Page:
New Delhi, July 08, 2018: With increased competition for flagship space and the heightened perception of marketing value for such sites, retail brands are spending more on fitouts to maximise their unique presence and the consumer experience in flagship stores.

If you ever needed reassurance of the relevance of bricks and mortar, look no further than CBD flagships. Despite the emergence of e-commerce and the sheer number of online retailers who have hit Australian shores, many retailers remain convinced of the value that the retail experience provides.

According to reports published in www.smh.com.au So much so that they are committing millions of dollars to fitting out retail space to embody the aspirational context of their brand.

In the age of intermodal retail, David Jones is complementing its digital strategy with a significant investment in bricks and mortar assets.

Having committed $200 million to its customer experience at its Elizabeth Street flagship in Sydney, David Jones is proof the pressure is on for retailers to use their flagship space as a platform for brand values and tangible customer experience.

According to reports published by Michael Tuck Other brands capitalising on flagship spaces include the Daily Edited, which turned its Sydney flagship space into an ‘aesthetic dream’ apartment; the true embodiment of the brand.

Outside of the mall, the trend is evident in other flagship hotspots. Luxury retailer Louis Vuitton reportedly invested $11million into its new George Street flagship fitout.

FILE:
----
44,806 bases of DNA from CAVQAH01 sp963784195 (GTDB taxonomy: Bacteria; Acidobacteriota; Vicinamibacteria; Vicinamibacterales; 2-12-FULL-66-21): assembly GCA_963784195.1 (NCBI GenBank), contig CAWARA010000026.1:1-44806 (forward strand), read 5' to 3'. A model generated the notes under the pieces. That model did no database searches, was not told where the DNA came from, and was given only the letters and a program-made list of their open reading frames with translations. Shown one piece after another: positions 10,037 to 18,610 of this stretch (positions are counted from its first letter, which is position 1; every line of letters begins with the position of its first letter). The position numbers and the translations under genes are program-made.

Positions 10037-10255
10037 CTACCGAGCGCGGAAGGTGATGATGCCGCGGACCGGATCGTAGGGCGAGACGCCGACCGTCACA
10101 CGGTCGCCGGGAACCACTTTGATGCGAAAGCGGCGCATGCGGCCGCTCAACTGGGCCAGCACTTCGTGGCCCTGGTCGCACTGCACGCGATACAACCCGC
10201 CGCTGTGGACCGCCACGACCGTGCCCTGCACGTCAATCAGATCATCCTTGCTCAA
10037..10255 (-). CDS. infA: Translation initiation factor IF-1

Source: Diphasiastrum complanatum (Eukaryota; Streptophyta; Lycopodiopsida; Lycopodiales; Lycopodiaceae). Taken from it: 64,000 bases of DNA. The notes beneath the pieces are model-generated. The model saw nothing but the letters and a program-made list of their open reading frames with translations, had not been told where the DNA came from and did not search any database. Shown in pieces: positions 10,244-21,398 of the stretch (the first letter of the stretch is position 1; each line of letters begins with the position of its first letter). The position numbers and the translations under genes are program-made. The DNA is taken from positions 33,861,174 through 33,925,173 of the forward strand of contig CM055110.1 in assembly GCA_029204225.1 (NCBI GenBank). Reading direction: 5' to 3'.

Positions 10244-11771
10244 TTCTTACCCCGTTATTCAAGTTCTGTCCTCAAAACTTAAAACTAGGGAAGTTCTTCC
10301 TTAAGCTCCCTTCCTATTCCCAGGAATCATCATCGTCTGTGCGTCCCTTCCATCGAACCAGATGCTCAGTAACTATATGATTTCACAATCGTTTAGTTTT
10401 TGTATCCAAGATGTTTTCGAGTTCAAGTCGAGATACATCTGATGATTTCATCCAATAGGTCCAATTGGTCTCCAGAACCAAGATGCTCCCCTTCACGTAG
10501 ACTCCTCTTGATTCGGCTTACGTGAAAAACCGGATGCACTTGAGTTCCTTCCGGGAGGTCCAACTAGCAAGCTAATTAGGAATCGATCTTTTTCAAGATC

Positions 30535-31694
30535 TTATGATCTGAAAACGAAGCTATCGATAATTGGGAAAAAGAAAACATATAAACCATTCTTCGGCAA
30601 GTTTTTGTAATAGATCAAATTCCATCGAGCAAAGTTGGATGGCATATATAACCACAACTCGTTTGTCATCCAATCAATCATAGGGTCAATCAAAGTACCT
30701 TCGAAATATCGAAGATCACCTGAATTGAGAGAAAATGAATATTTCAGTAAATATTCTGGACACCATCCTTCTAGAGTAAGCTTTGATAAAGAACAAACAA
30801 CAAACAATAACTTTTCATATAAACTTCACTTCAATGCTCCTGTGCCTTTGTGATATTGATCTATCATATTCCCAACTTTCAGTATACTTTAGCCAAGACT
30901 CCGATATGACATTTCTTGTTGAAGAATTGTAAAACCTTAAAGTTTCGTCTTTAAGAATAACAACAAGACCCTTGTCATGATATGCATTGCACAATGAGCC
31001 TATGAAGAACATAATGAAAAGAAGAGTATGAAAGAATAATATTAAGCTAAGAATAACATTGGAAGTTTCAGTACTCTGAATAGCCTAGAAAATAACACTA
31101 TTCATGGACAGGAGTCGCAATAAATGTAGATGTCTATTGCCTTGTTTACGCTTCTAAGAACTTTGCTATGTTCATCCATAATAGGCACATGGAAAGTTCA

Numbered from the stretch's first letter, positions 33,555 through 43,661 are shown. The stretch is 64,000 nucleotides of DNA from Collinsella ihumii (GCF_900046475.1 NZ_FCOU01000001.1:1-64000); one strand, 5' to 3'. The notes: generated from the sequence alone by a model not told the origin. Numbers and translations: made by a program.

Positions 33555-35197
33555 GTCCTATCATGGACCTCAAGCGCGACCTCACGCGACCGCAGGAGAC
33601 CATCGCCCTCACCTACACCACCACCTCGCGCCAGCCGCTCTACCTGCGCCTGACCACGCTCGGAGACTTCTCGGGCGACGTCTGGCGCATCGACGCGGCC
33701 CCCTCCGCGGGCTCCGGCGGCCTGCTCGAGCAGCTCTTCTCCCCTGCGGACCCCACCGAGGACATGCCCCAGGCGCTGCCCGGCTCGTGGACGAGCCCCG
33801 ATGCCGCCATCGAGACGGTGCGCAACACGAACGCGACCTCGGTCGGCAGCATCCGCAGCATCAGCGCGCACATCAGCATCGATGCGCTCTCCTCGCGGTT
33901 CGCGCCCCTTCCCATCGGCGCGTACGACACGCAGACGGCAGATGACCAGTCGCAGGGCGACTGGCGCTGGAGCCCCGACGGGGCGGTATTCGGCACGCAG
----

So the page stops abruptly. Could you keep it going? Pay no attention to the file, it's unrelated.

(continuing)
While expensive fitouts are not unusual for premium brands, the residual effect is a rise in rents on the surrounding sites of 10 per cent, compounded by the incoming light rail.

Another factor putting pressure on Australian retailers to up their instore offering is the influx of international retailers entering the local market.

In the first half of this year, Colliers International has worked closely with an array of international retailers seeking flagship sites in Sydney. The firm recently represented LukFook Jewellery from Hong Kong at Westfield Sydney, secured ‘Barry’s Boot Camp’ gym from the US at 52 Martin Place and helped Employees Only Bar, a top-rated international bar group originally from New York City, discover Barrack Street.

The investment in flagships across prime retail sites in Sydney is likely to create a domino effect, with other retailers looking to revitalise their instore experience.

Forced to innovate their bricks and mortar concepts to compete with the convenience of online shopping, brands will continue to invest in a flagship to engage with consumers by creating a space that is the embodiment of their brand identity.

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